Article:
Adventure, Food, Music


Pat's cheesesteak

Seeing as how the Eagles won the Super Bowl, it’s high time for me to finally do a post on Philly. We spent a few days there before New Year’s, planning our travel around two concerts by Dark Star Orchestra, a Grateful Dead cover band, at Electric Factory–a very cool venue (more on that in a bit).

I can’t write about Philly and not mention cheesesteaks. When we rolled into town with our trusty red Jeep, we went straight to the feuding corridor of Pat’s and Geno’s. (The streets, by the way, are ridiculously narrow in this part of town, so you’ll need luck and patience finding parking.) These two rivals for “best Philly cheesesteak” have snaking lines even at off-meal hours. I think we showed up around 2:30 p.m. and chose the one that had the shortest line because we were hungry and wanted the least wait time. Pat’s won out, and right when we got into line, more and more people started trailing us. Mind you, it was below freezing out, so you really had to want a cheesesteak to be standing out there (and the only seating is outside), but there we were with the other folks who had to have a celebrated bite of Philly. Luckily, we only waited a few minutes because the people behind the counter are efficient. Our cheesesteaks were ready quickly, and we partook of the spicy, sour peppers at the fixings bar. We walked away with our cheesesteaks and drove to our hotel, where we ate our cheesesteaks in the dining room while waiting for our room to be prepared.

As for how the cheesesteak tasted, this might be sacrilegious, but I didn’t think they were that great. There’s more hype than flavor, it seems to me. I chowed mine down because I was hungry–but I wanted more cheese and more steak!

Philadelphia Independence Hall

Philadelphia holds a lot of U.S. history, so you’ve got to visit the venerable sites of the founding fathers. We saw the excellent HBO series “John Adams,” so I felt more connected to the place having this story in mind. You can tour Independence Hall where the founding fathers hashed out the foundation of a new nation. The Liberty Bell is right across the street. It was another freezing day, with snow, when we were there, yet there was a long line to get into the museum. You’ve got to see the one and only Liberty Bell, though, so try to be patient. There are a lot of museums around Independence Hall. We ended up wandering into a sort of carpenters museum, where they showed old tools and furniture that was made during the time of the Revolution.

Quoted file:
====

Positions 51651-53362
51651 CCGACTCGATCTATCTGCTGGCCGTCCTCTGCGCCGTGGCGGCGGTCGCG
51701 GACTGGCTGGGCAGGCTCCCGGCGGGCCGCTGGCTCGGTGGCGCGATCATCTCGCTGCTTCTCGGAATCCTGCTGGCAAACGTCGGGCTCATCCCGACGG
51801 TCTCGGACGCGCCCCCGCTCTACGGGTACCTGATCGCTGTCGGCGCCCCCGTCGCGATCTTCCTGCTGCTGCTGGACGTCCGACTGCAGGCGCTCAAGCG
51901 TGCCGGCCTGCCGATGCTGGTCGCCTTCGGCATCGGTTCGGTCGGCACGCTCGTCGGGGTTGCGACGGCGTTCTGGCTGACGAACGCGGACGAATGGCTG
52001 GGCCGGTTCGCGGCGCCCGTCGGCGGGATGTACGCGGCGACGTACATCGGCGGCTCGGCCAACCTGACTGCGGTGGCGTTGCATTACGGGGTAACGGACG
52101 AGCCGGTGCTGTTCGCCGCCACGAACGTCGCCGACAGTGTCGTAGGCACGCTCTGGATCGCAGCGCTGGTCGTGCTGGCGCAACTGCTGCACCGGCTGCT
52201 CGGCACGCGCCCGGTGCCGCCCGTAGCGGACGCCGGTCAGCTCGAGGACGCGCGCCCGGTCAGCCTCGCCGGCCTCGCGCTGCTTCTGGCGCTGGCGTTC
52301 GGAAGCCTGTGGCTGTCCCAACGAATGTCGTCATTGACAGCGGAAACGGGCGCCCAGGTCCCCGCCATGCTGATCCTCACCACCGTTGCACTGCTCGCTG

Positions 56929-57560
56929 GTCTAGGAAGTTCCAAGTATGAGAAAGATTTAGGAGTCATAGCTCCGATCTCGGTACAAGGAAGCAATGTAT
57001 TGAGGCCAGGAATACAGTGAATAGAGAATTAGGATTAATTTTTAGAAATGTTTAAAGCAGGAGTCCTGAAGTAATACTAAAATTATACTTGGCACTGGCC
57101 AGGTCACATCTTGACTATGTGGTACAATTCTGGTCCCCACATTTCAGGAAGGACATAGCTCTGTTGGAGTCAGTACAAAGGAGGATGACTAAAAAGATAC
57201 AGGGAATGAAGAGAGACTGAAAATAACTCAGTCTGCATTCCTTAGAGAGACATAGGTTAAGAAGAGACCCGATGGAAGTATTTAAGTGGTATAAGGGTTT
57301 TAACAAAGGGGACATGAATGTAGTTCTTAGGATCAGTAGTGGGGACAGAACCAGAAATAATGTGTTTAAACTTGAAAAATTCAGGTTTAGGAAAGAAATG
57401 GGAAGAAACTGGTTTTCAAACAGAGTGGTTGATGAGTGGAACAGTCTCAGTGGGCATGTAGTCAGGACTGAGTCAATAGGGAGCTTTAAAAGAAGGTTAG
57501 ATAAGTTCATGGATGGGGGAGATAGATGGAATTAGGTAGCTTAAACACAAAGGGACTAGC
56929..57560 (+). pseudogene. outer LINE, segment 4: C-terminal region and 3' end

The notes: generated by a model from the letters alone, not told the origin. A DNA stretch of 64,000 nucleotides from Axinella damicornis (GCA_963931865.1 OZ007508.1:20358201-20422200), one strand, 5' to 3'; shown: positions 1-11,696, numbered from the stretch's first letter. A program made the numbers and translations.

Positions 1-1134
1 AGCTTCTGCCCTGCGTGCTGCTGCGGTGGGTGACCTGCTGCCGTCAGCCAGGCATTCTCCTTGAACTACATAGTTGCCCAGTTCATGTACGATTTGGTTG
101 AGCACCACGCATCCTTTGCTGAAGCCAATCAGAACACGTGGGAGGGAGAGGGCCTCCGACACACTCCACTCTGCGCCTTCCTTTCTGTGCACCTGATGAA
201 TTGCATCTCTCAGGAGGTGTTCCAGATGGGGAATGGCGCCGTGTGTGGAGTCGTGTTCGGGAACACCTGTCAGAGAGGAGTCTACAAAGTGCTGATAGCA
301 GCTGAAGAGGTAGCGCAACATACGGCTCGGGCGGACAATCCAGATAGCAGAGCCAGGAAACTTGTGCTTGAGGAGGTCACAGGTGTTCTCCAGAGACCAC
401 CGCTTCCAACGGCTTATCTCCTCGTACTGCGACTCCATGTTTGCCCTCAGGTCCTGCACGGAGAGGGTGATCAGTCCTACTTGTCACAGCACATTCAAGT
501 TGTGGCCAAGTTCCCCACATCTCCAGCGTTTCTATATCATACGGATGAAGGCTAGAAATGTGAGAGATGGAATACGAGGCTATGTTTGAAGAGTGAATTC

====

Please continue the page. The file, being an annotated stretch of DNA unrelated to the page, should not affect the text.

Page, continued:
Liberty Bell

After visiting the Independence Hall area, we walked to Reading Terminal Market, by the Convention Center. Initially, I was excited. Our first stop was a cheesemonger, where we tasted and bought some local cheeses. You really can taste when an animal is grass fed from the cheese it produces. There’s a wonderful herbaceousness to the flavor. Our plan had been to eat lunch at Reading, but it was too crowded to be comfortable. The cheesemonger said the crowd was relatively light for the day, but it was too much for us, so we walked a few blocks to Chinatown. The restaurant we settled on, as is typical of Chinatown restaurants around the world, was grungy looking, but the meal was impressive. We ordered crispy duck that was tender, with a skin that had a beautiful crunch and all that delicious duck fat layered beneath. The duck was served with a big plate of large, pillowy baos to make little sandwiches. Yum.

Electric Factory Philadelphia

In the evenings, we walked to Electric Factory, a venue that reminded me of a high-school gym, crossed with a theater. I love the design of this venue. It’s in a quiet part of town, and it looks like a warehouse from the outside, and when you walk in, there are a few vendors, including a local coffee company that I hit up to try to stay awake during the performance. Bordering the back of the mosh pit are tiers of bleacher seating, where we sat. There’s also balcony seating, and there are bars on both levels. There are cool electric blue lights hanging from the ceiling, and the venue is big enough to feel like it’s a party, but small enough to feel intimate.

I didn’t know what to expect from Dark Star Orchestra. I’ve become a Grateful Dead fan, but I’d never seen Dark Orchestra play before, so I wasn’t sure if I’d be bored or entertained. Fortunately, I found the experience to be the latter. These guys are technically proficient, and they put on a good show. They don’t skimp you either–the shows ran at least 3 hours the two nights we showed up. The band plays specific set lists from past Grateful Dead concerts, so you can really geek out if you’re into the Dead. Dark Star Orchestra played a rousing rendition of Bob Dylan’s “Tangled Up in Blue” the second night, which really got me going. These guys can play. I always like to focus on the guitarists because I play guitar, and the lead guitarist has undeniable chops. I recommend seeing this band. If you can catch them at Electric Factory, even better; a psychedelic Ben Franklin stares at you from the side of the building as you approach the entrance, part ironic hipster and part historic icon.